Whole home remodel – Keeping character while modernizing

This 1943 split-level home was in need of a major whole home remodel to work for a young couple who was in the midst of planning their wedding.

Home remodeling goals and challenges

  • We wanted to create a functional and beautiful home where this young couple could begin their lives together and have ample room to grow.
  • Since the couple wanted the home to be ready for them to move into by their wedding, we had a stringent deadline that we had to meet.


  • We converted what had been a one-car garage into a functional living room. To do that, we had to level the existing floor and do some concrete work when we discovered an old oil tank line that still contained oil. What used to be a garage door became a graciously sized picture window. We replaced a glass block window with a 7’ dual casement window that let in more light. We then reworked the ductwork to give the space sufficient airflow.
  • An interesting aspect of this project was a challenging chimney. A chimney that was about 4.5’ wide was exposed on the roof, but in the basement, the interior start of the chimney was just 18” x 18”. That led us to wonder whether there was actually a chimney behind the plaster and lath walls. To find out, we dissected a wall on the second floor and discovered that the chimney was in fact there. We followed it from the basement to the attic and removed it, leaving the exposed part on the roof to preserve the home’s architectural character.
  • We then restructured the framework to allow us to open up the wall space that had concealed the chimney and housed the laundry room closet on the first floor. That extra 7.5’ wide space on the first floor allowed us to create a wide hallway to the new living room. A small, second-floor laundry space with a stackable washer and dryer was created in the new master bedroom closet. The second-floor space that contained the chimney was converted to a cubby with 5 storage shelves.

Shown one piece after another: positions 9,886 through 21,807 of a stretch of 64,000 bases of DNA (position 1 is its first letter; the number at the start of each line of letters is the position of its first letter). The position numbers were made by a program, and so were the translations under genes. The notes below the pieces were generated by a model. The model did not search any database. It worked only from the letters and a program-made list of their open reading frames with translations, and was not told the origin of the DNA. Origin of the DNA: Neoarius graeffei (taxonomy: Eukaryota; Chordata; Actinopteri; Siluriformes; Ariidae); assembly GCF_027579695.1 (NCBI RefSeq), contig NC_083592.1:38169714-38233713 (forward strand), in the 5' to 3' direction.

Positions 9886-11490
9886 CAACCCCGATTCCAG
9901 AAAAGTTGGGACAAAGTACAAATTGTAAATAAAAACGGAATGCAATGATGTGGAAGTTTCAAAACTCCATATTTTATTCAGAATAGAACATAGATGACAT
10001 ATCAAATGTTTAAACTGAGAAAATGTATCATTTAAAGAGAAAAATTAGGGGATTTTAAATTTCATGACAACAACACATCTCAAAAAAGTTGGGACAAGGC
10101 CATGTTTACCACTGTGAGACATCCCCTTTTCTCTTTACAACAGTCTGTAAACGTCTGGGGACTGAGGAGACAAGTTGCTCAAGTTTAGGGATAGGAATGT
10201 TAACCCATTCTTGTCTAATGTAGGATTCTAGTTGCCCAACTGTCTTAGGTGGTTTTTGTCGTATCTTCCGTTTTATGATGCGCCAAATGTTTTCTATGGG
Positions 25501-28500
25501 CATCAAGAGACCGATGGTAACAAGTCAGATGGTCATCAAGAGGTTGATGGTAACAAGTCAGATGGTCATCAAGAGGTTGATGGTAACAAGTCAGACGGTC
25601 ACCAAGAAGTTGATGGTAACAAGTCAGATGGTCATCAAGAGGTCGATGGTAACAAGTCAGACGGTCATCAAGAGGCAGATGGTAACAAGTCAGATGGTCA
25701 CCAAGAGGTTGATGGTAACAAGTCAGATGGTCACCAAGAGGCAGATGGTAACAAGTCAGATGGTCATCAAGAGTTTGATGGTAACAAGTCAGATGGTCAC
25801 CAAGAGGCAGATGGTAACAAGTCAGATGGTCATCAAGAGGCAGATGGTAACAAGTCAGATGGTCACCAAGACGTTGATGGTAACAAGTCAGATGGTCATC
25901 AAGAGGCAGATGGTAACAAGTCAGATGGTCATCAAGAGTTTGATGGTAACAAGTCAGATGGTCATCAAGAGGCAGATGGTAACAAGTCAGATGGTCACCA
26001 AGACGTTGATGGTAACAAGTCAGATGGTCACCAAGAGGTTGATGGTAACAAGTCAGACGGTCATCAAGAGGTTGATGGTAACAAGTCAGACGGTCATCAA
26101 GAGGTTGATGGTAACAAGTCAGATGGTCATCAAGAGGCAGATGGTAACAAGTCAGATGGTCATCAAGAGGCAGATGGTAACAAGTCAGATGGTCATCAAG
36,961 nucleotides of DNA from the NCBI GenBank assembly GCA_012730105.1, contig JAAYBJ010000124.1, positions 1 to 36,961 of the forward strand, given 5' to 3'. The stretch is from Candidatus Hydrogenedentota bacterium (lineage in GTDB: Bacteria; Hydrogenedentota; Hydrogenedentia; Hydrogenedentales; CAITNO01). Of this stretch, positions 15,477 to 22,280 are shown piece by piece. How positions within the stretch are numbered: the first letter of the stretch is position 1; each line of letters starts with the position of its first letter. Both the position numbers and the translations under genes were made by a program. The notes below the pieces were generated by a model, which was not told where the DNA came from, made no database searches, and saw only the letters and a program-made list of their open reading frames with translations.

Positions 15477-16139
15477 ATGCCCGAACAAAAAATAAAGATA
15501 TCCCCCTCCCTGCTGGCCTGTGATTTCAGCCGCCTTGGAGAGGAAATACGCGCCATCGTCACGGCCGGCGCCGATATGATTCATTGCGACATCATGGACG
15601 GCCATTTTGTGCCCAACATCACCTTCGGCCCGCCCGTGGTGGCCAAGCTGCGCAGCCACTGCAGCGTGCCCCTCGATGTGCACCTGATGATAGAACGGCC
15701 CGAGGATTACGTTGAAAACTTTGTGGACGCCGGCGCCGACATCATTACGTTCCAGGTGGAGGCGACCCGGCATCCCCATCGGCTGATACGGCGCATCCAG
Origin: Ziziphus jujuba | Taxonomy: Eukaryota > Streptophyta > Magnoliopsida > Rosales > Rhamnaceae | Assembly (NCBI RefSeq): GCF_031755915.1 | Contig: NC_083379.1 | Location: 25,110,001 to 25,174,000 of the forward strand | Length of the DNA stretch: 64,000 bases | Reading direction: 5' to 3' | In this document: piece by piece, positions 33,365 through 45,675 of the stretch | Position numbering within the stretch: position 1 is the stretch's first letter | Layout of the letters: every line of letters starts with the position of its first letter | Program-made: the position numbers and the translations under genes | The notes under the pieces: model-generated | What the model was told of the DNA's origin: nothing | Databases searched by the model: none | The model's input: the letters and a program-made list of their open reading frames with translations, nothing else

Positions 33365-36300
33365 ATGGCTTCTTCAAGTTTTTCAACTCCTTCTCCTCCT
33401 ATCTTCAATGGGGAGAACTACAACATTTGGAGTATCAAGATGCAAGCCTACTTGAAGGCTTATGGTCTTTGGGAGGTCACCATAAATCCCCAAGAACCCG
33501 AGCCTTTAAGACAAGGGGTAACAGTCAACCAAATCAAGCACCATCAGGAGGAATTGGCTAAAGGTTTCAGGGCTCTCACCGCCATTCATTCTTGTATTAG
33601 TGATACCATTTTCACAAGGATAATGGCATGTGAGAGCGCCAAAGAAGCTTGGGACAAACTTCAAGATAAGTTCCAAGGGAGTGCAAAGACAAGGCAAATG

• We converted one of the home’s original 4 bedrooms into a master bath. Running plumbing into the new space required creativity, since the joists were too small to allow for any cuts. Creating a dropped ceiling in the pantry below allowed us to run pipes above.
  • As is often the case when remodeling an older home, there were frequent surprises behind the walls and ceilings. Electrical termination boxes were hidden as a result of previous repairs that had been done by someone else without a building permit and not to code. We rewired those areas to bring the home up to current Mecklenburg County Building Code requirements.
  • On the staircase, we wanted to preserve the original handrail, both for aesthetic and code reasons. To do so, we custom cut new balusters to fit the rail.
  • To make the flooring come together seamlessly throughout the home, we installed interlocking boards over the existing upstairs hardwoods and downstairs tile.
  • We changed out all the baseboards; patched the plaster walls where needed; primed and painted the stained woodwork; and repainted the interior to make the space more open and inviting.
  • In the kitchen, we added a tile backsplash and changed countertops.
  • Throughout the home, we installed new ceiling fans and lighting fixtures for a more energy efficiency and an updated appearance.
  • We replaced the existing wood entry door with a new more efficient and safer front door and included a mail slot to add authentic charm.
  • A frosted glass barn door leading from the master into the new bathroom allows light to flow into the space while preserving privacy.
  • We wanted to retain some of the architectural character of the home. One small way in which we did so was by converting old glass knobs that were in the home into dummy knobs so we could use them on the master bedroom’s double entrance doors.
  • Despite a hurricane and a holiday, this entire project took just eight weeks to complete and was finished on time for the couple’s wedding.